This fog & low cloud deck may get trapped in the area in what may become a truly "Dirty High" Monday.
This may keep part of the area gloomy & foggy.
Given higher confidence, I did go ahead & drop the highs Monday to 37-45 as a result.
IR satellite trends show fog & some low clouds Monday night-Tuesday morning. Before this burns off much, high & mid clouds already begin to overspread the area.
So, I went for mostly cloudy wording with highs of 44-50 after 27-34 in the morning.
With a mostly cloudy sky & breezy conditions from the south-southwest, Christmas Day looks mild with highs 47-53.
Looks like only the 4th time since 1879 that Christmas will be warmer than Halloween & Thanksgiving! The last time we did it at West Lafayette was 1982.
Thursday looks mostly cloudy to cloudy with a couple morning showers are weak cold front continues to push eastward with highs 41-48.
Friday should be mostly cloudy to cloudy with a couple showers (mainly in the morning) as front tries to slowly migrate back north as a warm front. Highs of 43-53 are likely.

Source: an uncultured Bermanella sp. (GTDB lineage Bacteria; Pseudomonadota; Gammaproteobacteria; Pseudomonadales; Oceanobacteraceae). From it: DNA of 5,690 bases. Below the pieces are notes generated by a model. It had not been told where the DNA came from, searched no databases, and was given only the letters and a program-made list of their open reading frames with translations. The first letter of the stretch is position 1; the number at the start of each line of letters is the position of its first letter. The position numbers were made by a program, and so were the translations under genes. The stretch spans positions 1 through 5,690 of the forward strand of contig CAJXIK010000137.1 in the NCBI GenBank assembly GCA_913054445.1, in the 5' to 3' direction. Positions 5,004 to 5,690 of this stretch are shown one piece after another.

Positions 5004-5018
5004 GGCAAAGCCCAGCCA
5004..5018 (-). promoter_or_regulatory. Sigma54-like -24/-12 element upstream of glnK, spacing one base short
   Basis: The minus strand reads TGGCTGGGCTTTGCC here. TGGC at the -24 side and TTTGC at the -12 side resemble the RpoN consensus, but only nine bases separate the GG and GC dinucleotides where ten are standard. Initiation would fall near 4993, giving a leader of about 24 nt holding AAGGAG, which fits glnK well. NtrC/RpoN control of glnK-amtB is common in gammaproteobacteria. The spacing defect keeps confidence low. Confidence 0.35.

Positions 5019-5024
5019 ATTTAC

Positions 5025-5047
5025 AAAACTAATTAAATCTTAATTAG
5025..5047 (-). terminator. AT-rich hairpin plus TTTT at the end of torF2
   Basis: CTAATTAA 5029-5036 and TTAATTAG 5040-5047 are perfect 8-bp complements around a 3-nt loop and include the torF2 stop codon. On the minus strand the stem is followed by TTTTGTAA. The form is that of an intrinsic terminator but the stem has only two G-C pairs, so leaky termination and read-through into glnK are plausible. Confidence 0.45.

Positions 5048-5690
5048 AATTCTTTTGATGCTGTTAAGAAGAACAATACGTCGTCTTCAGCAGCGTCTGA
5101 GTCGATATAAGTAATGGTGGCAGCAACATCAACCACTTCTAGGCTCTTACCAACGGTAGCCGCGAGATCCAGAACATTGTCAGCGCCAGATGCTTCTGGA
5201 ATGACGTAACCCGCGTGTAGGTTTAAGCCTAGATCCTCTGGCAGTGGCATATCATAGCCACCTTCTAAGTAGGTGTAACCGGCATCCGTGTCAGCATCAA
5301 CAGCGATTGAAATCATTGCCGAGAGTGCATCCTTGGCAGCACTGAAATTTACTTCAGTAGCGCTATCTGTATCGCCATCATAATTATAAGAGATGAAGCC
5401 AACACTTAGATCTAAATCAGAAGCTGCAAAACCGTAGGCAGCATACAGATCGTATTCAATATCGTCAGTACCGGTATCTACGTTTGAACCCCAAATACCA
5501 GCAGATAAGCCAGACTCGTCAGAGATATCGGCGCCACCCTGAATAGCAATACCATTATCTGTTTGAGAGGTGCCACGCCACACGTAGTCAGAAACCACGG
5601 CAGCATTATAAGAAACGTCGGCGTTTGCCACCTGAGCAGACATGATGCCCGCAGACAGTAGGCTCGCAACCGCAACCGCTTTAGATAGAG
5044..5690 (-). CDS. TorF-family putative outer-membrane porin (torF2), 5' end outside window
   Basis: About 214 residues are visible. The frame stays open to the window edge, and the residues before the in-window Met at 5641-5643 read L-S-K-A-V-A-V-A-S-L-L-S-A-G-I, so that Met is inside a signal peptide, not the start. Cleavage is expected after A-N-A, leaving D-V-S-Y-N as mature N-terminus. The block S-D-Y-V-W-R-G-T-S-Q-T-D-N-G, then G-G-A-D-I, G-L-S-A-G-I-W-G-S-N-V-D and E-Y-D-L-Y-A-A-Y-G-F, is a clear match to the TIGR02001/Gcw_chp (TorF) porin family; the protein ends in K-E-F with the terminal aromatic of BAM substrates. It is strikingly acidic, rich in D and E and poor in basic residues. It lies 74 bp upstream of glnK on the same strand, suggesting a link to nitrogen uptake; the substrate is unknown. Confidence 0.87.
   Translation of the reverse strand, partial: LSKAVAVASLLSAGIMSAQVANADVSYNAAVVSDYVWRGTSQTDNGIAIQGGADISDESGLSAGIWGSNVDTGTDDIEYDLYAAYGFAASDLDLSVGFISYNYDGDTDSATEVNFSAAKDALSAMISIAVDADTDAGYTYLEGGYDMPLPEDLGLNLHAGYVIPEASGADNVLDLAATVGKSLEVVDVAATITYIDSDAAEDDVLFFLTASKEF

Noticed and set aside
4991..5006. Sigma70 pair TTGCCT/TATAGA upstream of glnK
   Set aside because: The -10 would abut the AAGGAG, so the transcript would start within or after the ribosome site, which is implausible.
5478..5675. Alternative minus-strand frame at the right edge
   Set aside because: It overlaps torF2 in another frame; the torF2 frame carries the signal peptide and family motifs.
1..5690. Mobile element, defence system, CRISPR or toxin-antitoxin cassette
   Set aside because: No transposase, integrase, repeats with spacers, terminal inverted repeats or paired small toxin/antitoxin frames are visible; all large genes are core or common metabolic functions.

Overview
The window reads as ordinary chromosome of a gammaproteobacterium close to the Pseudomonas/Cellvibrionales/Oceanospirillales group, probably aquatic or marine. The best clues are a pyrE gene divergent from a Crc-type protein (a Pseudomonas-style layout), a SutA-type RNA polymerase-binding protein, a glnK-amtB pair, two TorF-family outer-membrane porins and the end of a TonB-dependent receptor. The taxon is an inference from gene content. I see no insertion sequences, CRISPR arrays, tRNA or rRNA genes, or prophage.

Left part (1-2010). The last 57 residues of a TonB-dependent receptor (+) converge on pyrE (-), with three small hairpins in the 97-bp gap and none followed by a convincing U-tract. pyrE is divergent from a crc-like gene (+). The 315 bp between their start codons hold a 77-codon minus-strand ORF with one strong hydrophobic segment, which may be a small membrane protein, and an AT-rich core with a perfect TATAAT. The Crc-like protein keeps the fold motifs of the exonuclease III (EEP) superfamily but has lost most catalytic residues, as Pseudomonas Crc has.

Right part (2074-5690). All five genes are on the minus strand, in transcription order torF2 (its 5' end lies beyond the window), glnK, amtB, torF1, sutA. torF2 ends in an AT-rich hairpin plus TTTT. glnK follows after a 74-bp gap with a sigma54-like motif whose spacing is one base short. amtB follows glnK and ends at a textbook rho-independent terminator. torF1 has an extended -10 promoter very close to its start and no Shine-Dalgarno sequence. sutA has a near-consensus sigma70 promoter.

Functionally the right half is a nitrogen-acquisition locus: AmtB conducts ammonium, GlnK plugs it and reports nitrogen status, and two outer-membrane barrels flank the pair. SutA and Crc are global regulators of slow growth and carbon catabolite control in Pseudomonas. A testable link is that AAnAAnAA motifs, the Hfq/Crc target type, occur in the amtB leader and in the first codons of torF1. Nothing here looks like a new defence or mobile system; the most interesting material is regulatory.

Then...............widespread rainfall comes in late Saturday with breezy to windy conditions & highs 49-54.
Severe weather event to outbreak is possible across the southern U.S.
Colder air bleeds in Saturday night to Sunday with a change-over to mix & snow possible.
Should occur northwest first & slowly work southeastward.
Winds may gust to 40 mph from the north to northwest as the temperatures fall.
If near-bombogenesis occurs with this system over Michigan & Ontario, then our gusts may be much higher than that (+50 mph).
We will monitor.
It will all depend on strength of upper jet streak that pivots south & southeast of the surface low.
A clipper & a couple of Texas storm systems will need to be monitored in the first 10 days of January as much colder air takes hold of the area.
Mix & snow are possible.
Above normal snowfall & some shots of bitter cold with lows to -20 are likely in January. Given the extreme nature of the pattern & significant gradient in temperature (like last January) from Minnesota to Georgia, we will be caught in the middle.
Certainly, cold will dominate more than mild weather, but a couple random, very impressive warm-ups are possible suddenly with massive temperature rises, then drops.
One of these could bring a sudden severe weather outbreak to the southern U.S. with MARGINAL RISK up to Indiana with 60, then snow & below 0.
Issue would be ice jams & flash freezing in those situations with high winds & rapid change in precipitation types.